Kirishima did have a great moment and I really loved that a character who had consistently been in the story got to have a moment, but you are right in that it felt like a distraction from the main story. It ends up leaving you feeling very mixed about the show. Yes, I enjoyed seeing Kirishima come into his own and feel like he could be a hero but I also just felt like removing that moment wouldn’t impact on the main storyline even a little bit from the arc and that without Kirishima’s and Sun Eater’s fights possibly the overall pacing of that final conflict could have been better (that and remove all the irrelevant flashbacks from characters that didn’t matter).
I recently watched 4 episodes of BnHA in a row without much of a pause in the middle so I’d have to agree it’s better binged. The only big issue I had with those 4 was one episode where the introductory minutes were copied from the previous episode for padding purposes, an issue I’ve had with long-running shonen since Detective Conan (which probably has one of the worst cases of that, due to the structure of the mystery genre + sheer length of the series).
I agree with Mari certain characters were done pretty well, such as Kirishima, Mirio and Tamaki’s spotlights, and the stakes are the highest ever. However, I do believe someone (it might have been you, Karandi, or Kapodaco in a collab post) mentioned because we haven’t had long with some characters – the specific one cited was Nighteye – we don’t care about them as much (and for Kirishima, who’s been around since the beginning – albeit with a different hair colour from what we’ll eventually know him by – he’s quite the vanilla character, which is something that gets challenged in this arc). I’d argue because of this, there’s an undercurrent of “I don’t care” to the arc. That’s why I can see both sides have a point.
I certainly wouldn’t tell someone they are wrong for enjoying it. I think for me this season might be the end of of the the line.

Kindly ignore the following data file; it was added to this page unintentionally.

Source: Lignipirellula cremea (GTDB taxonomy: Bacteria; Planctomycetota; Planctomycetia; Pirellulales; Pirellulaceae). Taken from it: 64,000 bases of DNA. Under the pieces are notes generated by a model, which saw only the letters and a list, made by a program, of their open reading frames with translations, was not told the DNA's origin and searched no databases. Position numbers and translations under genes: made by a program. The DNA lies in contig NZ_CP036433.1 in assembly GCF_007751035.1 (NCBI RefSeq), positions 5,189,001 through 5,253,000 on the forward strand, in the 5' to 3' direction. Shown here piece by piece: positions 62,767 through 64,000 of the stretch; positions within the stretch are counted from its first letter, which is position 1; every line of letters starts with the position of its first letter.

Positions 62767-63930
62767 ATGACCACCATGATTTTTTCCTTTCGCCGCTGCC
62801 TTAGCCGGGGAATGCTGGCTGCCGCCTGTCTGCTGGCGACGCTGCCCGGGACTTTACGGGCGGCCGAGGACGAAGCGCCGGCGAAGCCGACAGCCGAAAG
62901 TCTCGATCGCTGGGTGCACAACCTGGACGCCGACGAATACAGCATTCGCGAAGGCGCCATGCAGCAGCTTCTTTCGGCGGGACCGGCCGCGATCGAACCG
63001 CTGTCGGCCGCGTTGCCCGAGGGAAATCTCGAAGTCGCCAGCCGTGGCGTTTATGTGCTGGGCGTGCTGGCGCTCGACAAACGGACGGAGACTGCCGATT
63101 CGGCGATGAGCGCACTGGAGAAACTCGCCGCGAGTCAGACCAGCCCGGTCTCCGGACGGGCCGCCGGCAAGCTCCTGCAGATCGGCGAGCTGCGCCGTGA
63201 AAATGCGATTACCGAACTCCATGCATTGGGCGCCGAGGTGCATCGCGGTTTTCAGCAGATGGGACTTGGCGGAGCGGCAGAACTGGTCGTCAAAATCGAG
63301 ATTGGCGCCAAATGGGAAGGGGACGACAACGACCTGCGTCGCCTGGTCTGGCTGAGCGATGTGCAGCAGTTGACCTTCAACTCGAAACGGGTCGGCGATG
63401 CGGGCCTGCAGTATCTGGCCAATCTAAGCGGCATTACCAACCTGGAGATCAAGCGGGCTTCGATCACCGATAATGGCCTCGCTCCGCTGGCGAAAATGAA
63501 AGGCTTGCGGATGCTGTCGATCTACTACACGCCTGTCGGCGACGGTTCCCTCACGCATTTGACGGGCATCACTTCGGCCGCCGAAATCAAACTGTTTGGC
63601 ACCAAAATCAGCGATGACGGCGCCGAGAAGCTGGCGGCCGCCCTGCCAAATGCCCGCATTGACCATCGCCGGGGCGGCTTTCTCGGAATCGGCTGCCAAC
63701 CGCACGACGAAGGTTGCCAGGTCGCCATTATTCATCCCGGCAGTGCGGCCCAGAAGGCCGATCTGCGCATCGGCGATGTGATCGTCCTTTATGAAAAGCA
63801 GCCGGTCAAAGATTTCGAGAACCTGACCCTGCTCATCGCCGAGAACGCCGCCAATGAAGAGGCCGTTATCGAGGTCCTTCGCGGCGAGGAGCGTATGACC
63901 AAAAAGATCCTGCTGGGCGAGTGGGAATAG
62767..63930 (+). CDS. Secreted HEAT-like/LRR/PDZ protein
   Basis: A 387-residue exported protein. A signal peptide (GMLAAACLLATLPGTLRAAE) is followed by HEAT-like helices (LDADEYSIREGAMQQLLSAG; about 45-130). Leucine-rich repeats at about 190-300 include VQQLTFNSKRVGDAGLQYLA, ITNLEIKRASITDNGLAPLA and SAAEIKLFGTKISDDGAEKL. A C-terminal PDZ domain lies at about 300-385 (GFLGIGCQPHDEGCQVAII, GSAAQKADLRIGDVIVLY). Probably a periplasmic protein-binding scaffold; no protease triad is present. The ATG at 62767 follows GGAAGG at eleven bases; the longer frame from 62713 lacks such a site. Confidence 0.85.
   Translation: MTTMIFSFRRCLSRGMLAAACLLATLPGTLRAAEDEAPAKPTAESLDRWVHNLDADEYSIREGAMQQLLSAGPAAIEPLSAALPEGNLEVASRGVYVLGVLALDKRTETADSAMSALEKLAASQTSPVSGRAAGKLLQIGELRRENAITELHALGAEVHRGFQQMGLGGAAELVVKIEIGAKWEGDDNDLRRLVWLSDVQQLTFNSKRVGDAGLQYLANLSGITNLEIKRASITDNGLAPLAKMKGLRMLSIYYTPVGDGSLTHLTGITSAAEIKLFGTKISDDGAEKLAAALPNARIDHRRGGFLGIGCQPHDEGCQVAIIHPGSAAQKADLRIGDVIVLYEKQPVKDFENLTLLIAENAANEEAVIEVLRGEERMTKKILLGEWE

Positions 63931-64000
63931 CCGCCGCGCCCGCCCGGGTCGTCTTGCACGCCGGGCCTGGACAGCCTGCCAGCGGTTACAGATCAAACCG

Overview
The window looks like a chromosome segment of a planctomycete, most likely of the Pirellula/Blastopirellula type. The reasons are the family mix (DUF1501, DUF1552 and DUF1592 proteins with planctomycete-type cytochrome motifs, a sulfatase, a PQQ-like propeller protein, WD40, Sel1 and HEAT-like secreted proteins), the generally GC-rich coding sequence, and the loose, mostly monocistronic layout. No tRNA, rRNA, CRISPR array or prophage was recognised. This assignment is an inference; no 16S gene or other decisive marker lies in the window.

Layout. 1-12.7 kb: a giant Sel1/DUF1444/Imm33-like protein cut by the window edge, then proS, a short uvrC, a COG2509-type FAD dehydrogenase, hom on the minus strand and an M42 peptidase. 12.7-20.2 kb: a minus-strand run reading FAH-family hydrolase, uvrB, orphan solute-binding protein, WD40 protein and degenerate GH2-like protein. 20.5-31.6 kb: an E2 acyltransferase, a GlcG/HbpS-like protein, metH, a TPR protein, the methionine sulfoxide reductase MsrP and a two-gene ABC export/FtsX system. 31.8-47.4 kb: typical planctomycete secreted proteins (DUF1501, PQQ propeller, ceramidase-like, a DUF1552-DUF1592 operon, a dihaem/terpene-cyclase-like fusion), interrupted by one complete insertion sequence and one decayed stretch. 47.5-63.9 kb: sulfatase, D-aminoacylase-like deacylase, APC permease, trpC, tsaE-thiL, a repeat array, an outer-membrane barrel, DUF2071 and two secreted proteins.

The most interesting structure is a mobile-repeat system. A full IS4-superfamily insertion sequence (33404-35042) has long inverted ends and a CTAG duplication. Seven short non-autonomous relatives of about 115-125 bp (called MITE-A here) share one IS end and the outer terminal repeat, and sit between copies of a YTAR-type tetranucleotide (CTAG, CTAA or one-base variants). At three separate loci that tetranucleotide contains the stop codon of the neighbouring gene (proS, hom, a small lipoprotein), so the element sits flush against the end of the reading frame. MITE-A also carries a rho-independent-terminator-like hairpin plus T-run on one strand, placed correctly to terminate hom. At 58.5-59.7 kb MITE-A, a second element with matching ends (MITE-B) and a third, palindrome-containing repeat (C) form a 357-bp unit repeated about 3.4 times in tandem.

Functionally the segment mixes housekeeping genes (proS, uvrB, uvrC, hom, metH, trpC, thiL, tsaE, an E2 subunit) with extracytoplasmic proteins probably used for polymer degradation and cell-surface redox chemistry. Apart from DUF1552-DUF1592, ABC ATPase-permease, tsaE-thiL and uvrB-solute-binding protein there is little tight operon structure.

I can definitely understand your frustration with this season but to be honest, I love it. Maybe not as much as Season 2 with the amazing Sports Festival and Stain Arcs, but I think that the Shie Hassaiki Arc had a lot of great stuff that’s gone underappreciated in the community. Here’s my two cents on it:
* Chisaki is a hella underrated villain. He believes that Quirks are a plague on society, and he kind of has a point. Quirks led to villains that cause untold destruction, and an unequal balance of power where those with stronger quirks are seen as superior. He reminds me a lot of Stain in the sense that he wanted to hold a lens to the hypocrisy of hero society, while being very hypocritical himself.
* I actually really liked the side characters! Kirishima really came into his own, Suneater has a really unique and fun Quirk, and Mirio is the kind of hero that Deku aspires to be. Maybe some of their backstories were a bit overlong, but I loved all their big moments and I’m genuinely sad that we probably won’t see as much of Mirio going forward.
* Genuine stakes and consequences. This arc has been the darkest My Hero has ever been, and even though the heroes win, it’s a pyrrhic victory at best. Mirio lost his Quirk, Nighteye is dead, Eri is in the hospital and clearly has some mental scars from the whole affair, and even Deku is doubting his ability to become a hero now. Horikoshi took a big risk to introduce such a dark, claustrophobic and sad arc in a Shonen Jump manga, but I think it has paid off wonderfully and I can’t wait to see what happens going forward.
* The fight between Deku and Chisaki was In. Credible. The stakes are personal and real. Overhaul is an awesome Quirk. One for All at 100% was Deku’s Super Saiyan moment. The vocal rendition of You Say Run was beautiful and powerful all at the same time. And just seeing Deku give so much of himself, sacrificing so much to save a little girl who he barely even knows from a lifetime of torment and abuse… shit, I cried. I’d say it’s better than the fight with Stain and is almost up there with the fight with All For One for my favorite moment in the entire series.